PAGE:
Ferret Basics

Ferrets have been domesticated for 2,000 years and can make good pets for people who have an understanding of their needs. No pet should be adopted on a whim, but ferrets are more than typically difficult to manage. Ferrets are never recommended for households with young children (under 7) and must be closely supervised if near infants. Nonetheless, for owners who research ferrets thoroughly and train them carefully, these animals can make playful and loyal pets.

Legal Restrictions

Although illegal in Australia, ferrets can be legally owned in most parts of the United States. At present, however, they are outlawed in California and New York City. In many parts of the country, owners of ferrets are required to meet certain criteria or obtain special permits in order to legally house a ferret. It is best to check local regulations before considering adopting a ferret.

Home Environment

Even though ferrets in Europe are frequently housed outdoors, this is not recommended in the United States. There are two basic reasons to keep a ferret indoors: their sensitivity to extremes of temperature and their susceptibility to a number of canine diseases.

Ferrets are intelligent, curious and active creatures. They need to be crated for their own protection and for the protections of their surroundings, but it is cruel to adopt a ferret if it won't be given plenty of time to play and expend energy. Besides, a ferret crated for long periods, is likely to be destructive of property if it becomes bored or frustrated. Several hours of daily exercise and human contact are recommended for pet ferrets.


Well-balanced commercial food is available for ferrets, but a ferret's diet must also contain natural raw and whole prey, such as frozen mice or chicks. The animal's fast metabolism and short digestive tract requires frequent nourishment so commercial food should be made available at all times. Whole prey, however, need not be constantly available. Since ferrets are carnivores, they should not be fed starches, sugars, fruits or vegetables as these can lead to intestinal difficulties. In general, human food is not good for ferrets, with the exception of baby food meats.


Would-be owners of ferrets should be aware that all ferrets have a natural musky odor. Neutering the animal diminishes, but does not eliminate, the ferret's scent. Feeding the ferret a healthy diet, keeping its bedding clean and cleaning out the animal's ears regularly all help to decrease the odor. It is also important to remove any uneaten portions of whole prey from the ferret's food bowl to keep the area sanitary and as odor-free as possible.

In addition to their natural musky odor, ferrets have anal scent glands to use as a defense when frightened. While they do not normally release scent in safe surroundings, some owners have these scent glands surgically removed. This is not advised because this does it can result in serious health problems. Ferrets should not be bathed more than once monthly because the baths interfere with normal oil production and may eventually result in an increase, rather than a decrease, in the animal's scent.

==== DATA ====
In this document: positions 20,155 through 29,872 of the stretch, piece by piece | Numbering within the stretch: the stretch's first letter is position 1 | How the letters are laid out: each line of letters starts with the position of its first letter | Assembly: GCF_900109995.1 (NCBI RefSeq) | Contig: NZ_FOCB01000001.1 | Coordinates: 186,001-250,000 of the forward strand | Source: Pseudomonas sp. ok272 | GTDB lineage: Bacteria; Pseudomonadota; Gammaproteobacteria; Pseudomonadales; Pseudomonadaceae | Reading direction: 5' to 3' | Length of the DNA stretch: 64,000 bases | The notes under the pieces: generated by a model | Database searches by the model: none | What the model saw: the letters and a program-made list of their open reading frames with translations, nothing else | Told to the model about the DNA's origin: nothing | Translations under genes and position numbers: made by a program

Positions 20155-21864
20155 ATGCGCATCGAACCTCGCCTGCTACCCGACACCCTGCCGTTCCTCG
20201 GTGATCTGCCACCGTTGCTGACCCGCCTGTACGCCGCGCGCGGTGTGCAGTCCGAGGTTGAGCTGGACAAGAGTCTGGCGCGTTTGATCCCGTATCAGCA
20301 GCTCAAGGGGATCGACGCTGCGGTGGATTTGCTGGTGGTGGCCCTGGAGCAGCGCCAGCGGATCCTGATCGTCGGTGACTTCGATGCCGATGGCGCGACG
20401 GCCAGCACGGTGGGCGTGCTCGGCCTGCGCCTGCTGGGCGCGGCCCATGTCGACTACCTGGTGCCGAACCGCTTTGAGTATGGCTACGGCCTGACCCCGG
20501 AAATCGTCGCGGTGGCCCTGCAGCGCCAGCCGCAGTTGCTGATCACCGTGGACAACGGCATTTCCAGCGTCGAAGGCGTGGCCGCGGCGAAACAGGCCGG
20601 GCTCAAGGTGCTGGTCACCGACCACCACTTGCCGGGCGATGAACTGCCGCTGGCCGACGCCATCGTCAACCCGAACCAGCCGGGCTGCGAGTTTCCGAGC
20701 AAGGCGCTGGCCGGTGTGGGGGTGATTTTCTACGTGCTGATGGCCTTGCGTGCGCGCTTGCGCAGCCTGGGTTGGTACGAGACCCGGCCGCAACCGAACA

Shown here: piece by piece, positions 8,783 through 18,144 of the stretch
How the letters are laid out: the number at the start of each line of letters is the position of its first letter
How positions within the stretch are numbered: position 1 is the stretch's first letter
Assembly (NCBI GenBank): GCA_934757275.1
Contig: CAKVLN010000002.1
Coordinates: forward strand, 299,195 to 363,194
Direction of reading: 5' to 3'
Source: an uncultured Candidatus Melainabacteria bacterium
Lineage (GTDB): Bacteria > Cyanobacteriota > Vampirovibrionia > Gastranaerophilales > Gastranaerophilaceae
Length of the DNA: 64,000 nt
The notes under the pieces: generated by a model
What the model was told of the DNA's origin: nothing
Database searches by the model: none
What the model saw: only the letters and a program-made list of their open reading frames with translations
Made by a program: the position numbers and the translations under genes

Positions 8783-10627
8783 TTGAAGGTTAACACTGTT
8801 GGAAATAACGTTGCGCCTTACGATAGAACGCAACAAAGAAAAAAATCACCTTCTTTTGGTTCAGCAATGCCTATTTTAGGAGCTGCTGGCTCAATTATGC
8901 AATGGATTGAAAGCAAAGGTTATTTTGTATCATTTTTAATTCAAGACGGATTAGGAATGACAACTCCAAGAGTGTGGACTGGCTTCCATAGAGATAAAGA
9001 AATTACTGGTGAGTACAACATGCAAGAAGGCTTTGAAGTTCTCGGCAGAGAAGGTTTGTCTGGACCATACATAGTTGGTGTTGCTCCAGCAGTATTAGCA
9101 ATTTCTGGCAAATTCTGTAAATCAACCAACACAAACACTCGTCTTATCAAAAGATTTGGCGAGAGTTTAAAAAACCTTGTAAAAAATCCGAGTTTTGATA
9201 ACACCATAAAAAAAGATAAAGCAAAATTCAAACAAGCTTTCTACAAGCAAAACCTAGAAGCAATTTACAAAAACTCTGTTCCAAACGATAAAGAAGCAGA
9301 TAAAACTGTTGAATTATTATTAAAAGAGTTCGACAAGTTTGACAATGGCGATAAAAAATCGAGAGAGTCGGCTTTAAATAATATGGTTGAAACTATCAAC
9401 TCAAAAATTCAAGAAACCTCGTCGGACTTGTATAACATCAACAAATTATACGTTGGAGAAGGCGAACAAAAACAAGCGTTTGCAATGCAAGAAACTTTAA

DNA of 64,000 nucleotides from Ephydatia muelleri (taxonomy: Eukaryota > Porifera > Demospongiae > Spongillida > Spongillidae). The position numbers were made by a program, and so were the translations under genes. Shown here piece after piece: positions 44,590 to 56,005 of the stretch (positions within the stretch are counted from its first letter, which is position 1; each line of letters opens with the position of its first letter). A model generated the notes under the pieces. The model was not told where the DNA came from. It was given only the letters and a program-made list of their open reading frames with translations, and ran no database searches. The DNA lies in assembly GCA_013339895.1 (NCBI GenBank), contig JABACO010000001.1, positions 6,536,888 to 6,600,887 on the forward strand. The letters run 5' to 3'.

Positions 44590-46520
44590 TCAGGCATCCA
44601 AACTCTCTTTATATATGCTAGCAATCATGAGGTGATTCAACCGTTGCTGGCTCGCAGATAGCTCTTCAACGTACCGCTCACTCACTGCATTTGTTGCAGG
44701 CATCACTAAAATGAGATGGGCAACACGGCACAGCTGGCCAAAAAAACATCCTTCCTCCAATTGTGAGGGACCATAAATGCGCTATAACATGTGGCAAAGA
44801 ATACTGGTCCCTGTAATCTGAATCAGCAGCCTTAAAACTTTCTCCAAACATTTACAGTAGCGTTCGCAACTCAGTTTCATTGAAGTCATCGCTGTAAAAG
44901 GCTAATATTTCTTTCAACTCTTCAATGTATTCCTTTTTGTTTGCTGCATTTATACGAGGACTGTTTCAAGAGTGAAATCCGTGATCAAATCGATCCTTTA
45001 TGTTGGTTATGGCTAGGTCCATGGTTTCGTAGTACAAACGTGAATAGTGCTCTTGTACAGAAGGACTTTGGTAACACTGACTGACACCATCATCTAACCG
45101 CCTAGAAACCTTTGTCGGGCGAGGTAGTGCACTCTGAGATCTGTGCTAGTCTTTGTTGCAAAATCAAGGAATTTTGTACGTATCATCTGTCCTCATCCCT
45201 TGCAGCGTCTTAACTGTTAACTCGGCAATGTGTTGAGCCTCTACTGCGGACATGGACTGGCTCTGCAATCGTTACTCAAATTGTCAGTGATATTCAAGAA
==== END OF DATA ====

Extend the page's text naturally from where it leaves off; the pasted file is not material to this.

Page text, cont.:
Ferrets are intelligent as cats and dogs and so can be trained in many of the same ways. They have a natural tendency to nip and bite in order to provoke play, or if irritated or frightened, as do kittens and puppies, so they must be taught that this is unacceptable to humans. Ferrets may also respond to pain, fear or loud noises by biting out of a natural desire to protect themselves. It is usually best to keep the pet from being frightened or interfered with to avoid this since ferrets are difficult to discipline..

While ferrets can be trained to use a litterbox, owners must be patient to accomplish this. Normally, after a supervised introduction, ferrets get along with cats and dogs in the household, but, as natural hunters, they will not normally be able to adapt an acceptable attitude to fish, birds, rodents, rabbits or lizards.


Male and female ferrets, hobs and jills, respectively, should be neutered by responsible owners not interested in breeding them. Unaltered, a jill will remain in heat for half of the year. This will not only make her uncomfortable, but increases her risk of developing leukemia and certain other diseases. A hob that hasn't been neutered is likely to become aggressive during mating season. In addition, as mentioned earlier, neutering will decrease either gender's musky scent.

For owners who have done their homework and are prepared to welcome a ferret into the home, ferrets can be delightful pets. They are bright, curious, affectionate and amusing.

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